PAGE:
Nonstandard methods in stochastic analysis and mathematical physics.

*(English)*Zbl 0605.60005
Pure and Applied Mathematics, Vol. 122. Orlando etc.: Academic Press, Inc. (Harcourt Brace Jovanovich, Publishers). xi, 514 p. Cloth: $ 59.50; Paper: $ 34.50 (1986).

In this very significant book, the authors who are well known authorities in this particular area of nonstandard analysis, present many of the most useful aspects of the nonstandard approach to stochastic analysis. The tone of this volume is towards a more intuitive view of these processes as they apply to physical models.

This book is relatively self-contained in that it first presents the customary, and to this reviewer’s mind the best, ultraproduct construction for the nonstandard universe of internal objects relative to a superstructure. Indeed, the first chapter is a minicourse in the foundations of nonstandard analysis as it has been developed by those that follow the ideas first put forth by Robinson. This fact alone is significant. Each chapter has an extensive list of references that includes many of the most recent contributions to this important area. The exposition is excellent and motivates the concepts involved with additional remarks and examples.

The volume should have a wide ranging appeal to the physics community. However, I am not sure whether or not they are willing to give up their less intuitive methods and adopt the nonstandard approach unless this is the only approach to which they have been exposed. In the reviewer’s opinion the continual re-establishing of standard results by nonstandard methods may not produce an immediate ”rush” to adopt nonstandard analysis within the applied areas. On the other hand, if there exists an objectively real nonstandard world that can only be described by the behavior of pure internal or external objects - a world that better explains the behavior of standard physical world, then nonstandard analysis would not only be intuitively useful but would be necessary.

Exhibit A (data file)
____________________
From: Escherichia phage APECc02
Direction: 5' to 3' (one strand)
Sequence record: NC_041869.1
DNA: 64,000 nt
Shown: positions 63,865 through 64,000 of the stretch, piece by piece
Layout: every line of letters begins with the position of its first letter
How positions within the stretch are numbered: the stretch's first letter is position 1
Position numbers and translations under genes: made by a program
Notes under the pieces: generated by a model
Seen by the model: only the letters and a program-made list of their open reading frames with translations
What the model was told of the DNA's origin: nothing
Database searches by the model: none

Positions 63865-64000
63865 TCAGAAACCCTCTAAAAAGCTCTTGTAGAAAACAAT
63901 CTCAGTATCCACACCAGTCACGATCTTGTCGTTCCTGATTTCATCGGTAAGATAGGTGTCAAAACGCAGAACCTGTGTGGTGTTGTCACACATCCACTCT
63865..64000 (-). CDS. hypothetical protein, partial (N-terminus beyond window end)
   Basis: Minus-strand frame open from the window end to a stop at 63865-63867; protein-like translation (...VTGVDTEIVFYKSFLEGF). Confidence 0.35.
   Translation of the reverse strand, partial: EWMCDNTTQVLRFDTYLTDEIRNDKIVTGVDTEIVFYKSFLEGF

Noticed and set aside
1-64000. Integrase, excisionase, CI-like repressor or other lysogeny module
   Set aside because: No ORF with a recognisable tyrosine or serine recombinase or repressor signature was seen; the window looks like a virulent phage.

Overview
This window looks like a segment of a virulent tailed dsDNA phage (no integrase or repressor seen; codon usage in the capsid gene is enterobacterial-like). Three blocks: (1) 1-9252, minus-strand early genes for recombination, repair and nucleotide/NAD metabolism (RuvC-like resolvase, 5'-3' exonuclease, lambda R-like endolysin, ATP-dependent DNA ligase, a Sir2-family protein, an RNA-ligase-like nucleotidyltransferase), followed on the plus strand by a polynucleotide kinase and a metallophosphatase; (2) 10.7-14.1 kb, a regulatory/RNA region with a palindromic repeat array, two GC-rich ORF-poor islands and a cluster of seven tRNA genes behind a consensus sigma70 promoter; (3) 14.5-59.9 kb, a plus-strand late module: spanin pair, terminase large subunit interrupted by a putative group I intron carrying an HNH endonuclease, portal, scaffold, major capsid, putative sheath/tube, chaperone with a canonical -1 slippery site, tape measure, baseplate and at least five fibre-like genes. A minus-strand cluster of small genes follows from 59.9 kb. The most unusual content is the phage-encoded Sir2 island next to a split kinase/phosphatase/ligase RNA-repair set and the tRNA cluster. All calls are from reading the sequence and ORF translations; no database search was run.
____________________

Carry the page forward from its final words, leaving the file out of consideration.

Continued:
In order to indicate the usefulness of this volume, which is not a text, to the scientific community we list its contents chapter by chapter. Chapter 1 includes the customary approach to the construction of the extended universe, limits, continuity, the derivative, ordinary integrals and differential equations. Chapter 2 discusses certain aspects of topological spaces, minor considerations of saturation, linear spaces, spectral decomposition and nonstandard methods on Banach spaces. Chapter 3 is a general account of the nonstandard approach to probability theory with a few applications to Brownian motion. Note that chapters 1 to 3 are very useful since they are quite general in character.

The second part of this volume presents selected applications of the previous methods. Chapter 4 makes an extensive study of stochastic analysis ranging from stochastic integration, stochastic differential equations through white noise and Levy Brownian motion. This chapter also includes martingale integration. Chapter 5 discusses hyperfinite Dirichlet forms and Markov processes. This includes applications to quantum mechanics. In particular, Hamiltonians, standard and nonstandard energy forms, and Markov processes are significant. Chapter 6 deals with certain topics in differential operations. These include singular perturbations of non-negative operators, point interactions, perturbations of local time functionals and applications to the Boltzmann equation. We even find in this chapter an attempt to clear up some of the difficulties with constructing an acceptable and rigorous approach to Feynman path integrals. Finally chapter 7 investigates the stochastic evolution of lattice systems. Within this chapter we find a nonstandard approach to the global Markov property, the interesting concepts of the hyperfinite models for quantum field theory and polymers.